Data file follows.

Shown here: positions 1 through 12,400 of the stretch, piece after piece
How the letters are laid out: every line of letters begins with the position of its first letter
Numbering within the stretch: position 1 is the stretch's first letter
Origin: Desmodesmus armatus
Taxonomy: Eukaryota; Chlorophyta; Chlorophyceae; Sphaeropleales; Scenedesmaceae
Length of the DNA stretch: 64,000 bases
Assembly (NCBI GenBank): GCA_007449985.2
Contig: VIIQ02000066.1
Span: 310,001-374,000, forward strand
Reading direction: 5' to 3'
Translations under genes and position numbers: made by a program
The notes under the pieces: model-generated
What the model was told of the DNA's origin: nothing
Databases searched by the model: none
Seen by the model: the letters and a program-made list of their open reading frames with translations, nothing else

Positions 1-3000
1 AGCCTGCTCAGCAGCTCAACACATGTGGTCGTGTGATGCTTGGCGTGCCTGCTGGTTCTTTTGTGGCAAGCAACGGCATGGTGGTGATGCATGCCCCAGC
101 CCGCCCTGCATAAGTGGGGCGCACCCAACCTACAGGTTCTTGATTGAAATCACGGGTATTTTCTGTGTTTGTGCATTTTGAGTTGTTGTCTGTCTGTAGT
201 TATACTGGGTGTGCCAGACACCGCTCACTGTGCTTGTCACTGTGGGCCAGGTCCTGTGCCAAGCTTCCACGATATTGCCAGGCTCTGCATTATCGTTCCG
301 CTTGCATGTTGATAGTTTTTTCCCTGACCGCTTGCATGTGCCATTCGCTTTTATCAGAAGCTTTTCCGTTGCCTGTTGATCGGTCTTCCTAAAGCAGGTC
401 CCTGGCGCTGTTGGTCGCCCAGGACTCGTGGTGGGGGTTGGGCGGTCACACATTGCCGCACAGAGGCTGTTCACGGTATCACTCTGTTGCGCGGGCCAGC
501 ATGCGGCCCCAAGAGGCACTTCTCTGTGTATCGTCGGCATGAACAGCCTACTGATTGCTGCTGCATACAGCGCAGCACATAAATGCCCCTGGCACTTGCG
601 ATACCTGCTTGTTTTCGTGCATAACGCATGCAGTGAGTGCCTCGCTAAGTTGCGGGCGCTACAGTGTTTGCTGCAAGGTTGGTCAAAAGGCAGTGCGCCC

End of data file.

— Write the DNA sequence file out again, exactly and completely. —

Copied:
Shown here: positions 1 through 12,400 of the stretch, piece after piece
How the letters are laid out: every line of letters begins with the position of its first letter
Numbering within the stretch: position 1 is the stretch's first letter
Origin: Desmodesmus armatus
Taxonomy: Eukaryota; Chlorophyta; Chlorophyceae; Sphaeropleales; Scenedesmaceae
Length of the DNA stretch: 64,000 bases
Assembly (NCBI GenBank): GCA_007449985.2
Contig: VIIQ02000066.1
Span: 310,001-374,000, forward strand
Reading direction: 5' to 3'
Translations under genes and position numbers: made by a program
The notes under the pieces: model-generated
What the model was told of the DNA's origin: nothing
Databases searched by the model: none
Seen by the model: the letters and a program-made list of their open reading frames with translations, nothing else

Positions 1-3000
1 AGCCTGCTCAGCAGCTCAACACATGTGGTCGTGTGATGCTTGGCGTGCCTGCTGGTTCTTTTGTGGCAAGCAACGGCATGGTGGTGATGCATGCCCCAGC
101 CCGCCCTGCATAAGTGGGGCGCACCCAACCTACAGGTTCTTGATTGAAATCACGGGTATTTTCTGTGTTTGTGCATTTTGAGTTGTTGTCTGTCTGTAGT
201 TATACTGGGTGTGCCAGACACCGCTCACTGTGCTTGTCACTGTGGGCCAGGTCCTGTGCCAAGCTTCCACGATATTGCCAGGCTCTGCATTATCGTTCCG
301 CTTGCATGTTGATAGTTTTTTCCCTGACCGCTTGCATGTGCCATTCGCTTTTATCAGAAGCTTTTCCGTTGCCTGTTGATCGGTCTTCCTAAAGCAGGTC
401 CCTGGCGCTGTTGGTCGCCCAGGACTCGTGGTGGGGGTTGGGCGGTCACACATTGCCGCACAGAGGCTGTTCACGGTATCACTCTGTTGCGCGGGCCAGC
501 ATGCGGCCCCAAGAGGCACTTCTCTGTGTATCGTCGGCATGAACAGCCTACTGATTGCTGCTGCATACAGCGCAGCACATAAATGCCCCTGGCACTTGCG
601 ATACCTGCTTGTTTTCGTGCATAACGCATGCAGTGAGTGCCTCGCTAAGTTGCGGGCGCTACAGTGTTTGCTGCAAGGTTGGTCAAAAGGCAGTGCGCCC